It’s the time of the year again. Sooner or later, you know that you’ll suffer from either a cold or a flue. If laryngitis is caused by a cold or influenza, it will cure by itself and within one or two weeks you will have your voice back. But there are actually quite some things that you can do yourself to quicken the process. Here are my personal tips:

1. Don’t panic and get some rest

You might feel upset about your voice, but try not to worry. Stress is another voice killer! Take good care of yourself: cancel your obligations and tuck yourself into bed. Make sure you get plenty of sleep as well.

2. Don’t speak

If possible, try not to speak at all for a couple of days. I’ve experienced that this accelerates the healing process tremendously. You can even make a virtue out of the necessity to consider it as a little silence retreat. Oh, and don’t whisper! This is even worse for your voice than speaking.

3. Hydrate


Water helps protect your vocal – google image 

Make sure your room has sufficient air humidity. Drink lots of water and tea and avoid alcohol and caffeinated drinks. And of course, don’t smoke. Why is hydration so important? It keeps your vocal cords flexible and maintains the protective mucus lining that coats your cords to protect them from the natural friction when you speak or sing. But keep in mind that hydration only works indirectly: Nothing you swallow actually touches your vocal cords.

4. Gargle warm salt water

You can soothe a sore and irritated throat with warm salt water. Stir 1/4 to 1/2 teaspoon of salt into an 8-ounce glass of warm water. Take a sip into your mouth and gargle it around the back of your throat, then spit it out. The water will cool in your mouth, so take another sip and repeat as often as necessary.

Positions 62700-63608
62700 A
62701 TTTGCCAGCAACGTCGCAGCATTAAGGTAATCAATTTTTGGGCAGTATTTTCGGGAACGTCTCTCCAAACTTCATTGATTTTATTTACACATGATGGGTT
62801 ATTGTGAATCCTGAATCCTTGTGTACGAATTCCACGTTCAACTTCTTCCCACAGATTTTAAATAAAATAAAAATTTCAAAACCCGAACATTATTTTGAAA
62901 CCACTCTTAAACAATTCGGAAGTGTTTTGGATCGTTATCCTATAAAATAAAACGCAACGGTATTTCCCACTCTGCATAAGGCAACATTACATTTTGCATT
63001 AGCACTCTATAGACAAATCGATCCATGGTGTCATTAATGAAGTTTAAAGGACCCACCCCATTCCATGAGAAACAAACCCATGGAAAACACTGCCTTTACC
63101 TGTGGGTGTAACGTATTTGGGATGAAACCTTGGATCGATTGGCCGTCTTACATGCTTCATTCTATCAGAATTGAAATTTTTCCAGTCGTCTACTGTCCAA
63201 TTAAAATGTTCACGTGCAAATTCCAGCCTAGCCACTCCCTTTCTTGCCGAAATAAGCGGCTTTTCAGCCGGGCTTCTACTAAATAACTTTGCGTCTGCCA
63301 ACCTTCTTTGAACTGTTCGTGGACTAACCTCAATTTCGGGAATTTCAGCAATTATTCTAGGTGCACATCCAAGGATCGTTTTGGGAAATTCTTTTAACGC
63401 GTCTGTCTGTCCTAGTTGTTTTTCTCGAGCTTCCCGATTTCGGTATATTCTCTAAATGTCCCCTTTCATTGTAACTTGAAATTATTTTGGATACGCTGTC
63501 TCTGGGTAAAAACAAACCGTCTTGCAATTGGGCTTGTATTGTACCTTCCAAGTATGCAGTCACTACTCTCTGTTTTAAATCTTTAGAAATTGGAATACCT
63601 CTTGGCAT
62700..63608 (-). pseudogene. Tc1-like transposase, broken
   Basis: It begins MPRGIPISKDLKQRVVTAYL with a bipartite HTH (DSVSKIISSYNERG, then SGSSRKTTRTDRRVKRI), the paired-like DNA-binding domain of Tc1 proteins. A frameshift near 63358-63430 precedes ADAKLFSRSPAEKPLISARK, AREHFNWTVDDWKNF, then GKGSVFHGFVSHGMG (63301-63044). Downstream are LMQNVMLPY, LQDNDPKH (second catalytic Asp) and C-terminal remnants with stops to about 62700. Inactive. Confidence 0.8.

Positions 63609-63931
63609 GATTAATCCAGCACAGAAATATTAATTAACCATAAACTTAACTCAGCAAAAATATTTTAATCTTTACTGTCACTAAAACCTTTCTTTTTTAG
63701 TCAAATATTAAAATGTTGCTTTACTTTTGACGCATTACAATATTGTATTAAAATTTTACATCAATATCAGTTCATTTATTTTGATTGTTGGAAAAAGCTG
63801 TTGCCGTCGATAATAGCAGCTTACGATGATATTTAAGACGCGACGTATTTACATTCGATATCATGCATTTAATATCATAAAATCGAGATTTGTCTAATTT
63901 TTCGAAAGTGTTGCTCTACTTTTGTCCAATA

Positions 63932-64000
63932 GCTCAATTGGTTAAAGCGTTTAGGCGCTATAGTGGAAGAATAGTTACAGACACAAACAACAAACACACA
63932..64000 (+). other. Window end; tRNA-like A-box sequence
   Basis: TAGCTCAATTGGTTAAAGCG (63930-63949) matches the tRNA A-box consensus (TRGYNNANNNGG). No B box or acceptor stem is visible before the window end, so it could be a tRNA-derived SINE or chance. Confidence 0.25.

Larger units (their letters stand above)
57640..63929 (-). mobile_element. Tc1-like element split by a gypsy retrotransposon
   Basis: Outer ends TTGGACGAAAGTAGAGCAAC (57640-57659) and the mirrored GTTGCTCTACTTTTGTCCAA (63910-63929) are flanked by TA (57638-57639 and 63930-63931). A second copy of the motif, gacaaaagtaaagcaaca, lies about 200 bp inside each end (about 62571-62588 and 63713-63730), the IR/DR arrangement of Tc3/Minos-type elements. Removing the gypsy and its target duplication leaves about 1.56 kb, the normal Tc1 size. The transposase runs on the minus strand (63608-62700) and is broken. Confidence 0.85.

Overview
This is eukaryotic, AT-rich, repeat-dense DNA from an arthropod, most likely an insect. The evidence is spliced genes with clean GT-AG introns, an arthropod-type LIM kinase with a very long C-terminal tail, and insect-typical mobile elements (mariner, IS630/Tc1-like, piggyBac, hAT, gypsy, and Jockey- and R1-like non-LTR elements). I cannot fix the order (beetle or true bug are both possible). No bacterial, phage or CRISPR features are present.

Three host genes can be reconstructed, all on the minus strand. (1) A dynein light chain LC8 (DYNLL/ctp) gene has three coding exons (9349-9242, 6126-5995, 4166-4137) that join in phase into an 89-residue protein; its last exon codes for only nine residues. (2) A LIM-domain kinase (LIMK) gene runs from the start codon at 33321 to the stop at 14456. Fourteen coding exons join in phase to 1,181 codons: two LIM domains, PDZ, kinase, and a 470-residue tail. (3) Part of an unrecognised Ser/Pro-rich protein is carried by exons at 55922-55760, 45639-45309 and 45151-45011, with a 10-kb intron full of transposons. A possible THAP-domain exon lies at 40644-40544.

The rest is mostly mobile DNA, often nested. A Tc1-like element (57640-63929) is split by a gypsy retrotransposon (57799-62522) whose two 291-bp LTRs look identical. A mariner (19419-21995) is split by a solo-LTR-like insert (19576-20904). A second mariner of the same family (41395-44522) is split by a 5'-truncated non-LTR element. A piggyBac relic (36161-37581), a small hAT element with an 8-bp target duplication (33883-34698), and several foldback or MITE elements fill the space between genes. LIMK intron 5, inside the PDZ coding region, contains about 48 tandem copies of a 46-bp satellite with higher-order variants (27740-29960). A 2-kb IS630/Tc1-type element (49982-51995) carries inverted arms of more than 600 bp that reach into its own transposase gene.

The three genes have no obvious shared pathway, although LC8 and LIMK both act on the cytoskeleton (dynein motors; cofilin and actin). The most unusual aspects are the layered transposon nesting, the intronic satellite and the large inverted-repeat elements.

5. Make delicious tea with ginger, honey and lemon


Ginger, lemon and honey help treat hoarse voice – google image 

Lemon: Has a high source of vitamin C, works as a disinfectant and it can help to loosen the build-up of too much mucus in your respiratory system.

Honey: Is high in nutrients and soothes your sore throat. It also helps to form the protective coat on your vocal cords and improves cough symptoms.

Ginger: Warms you right up and helps to clear those sinuses and nasal passages. The spiciness may bring on a little healthy sweating.

6. Try not to cough

Although this may seem impossible while being ill, do keep in mind that coughing or clearing your throat will only worsen the hoarseness of your voice. It creates enormous pressure in your throat and makes the already irritated vocal cords hit against each other with brutal force. Hydration can help to prevent coughing, even as several cough suppressing over the counter medicines you can buy.

Source: useyourvoice


Leave a comment

Item added to cart.
0 items - VND0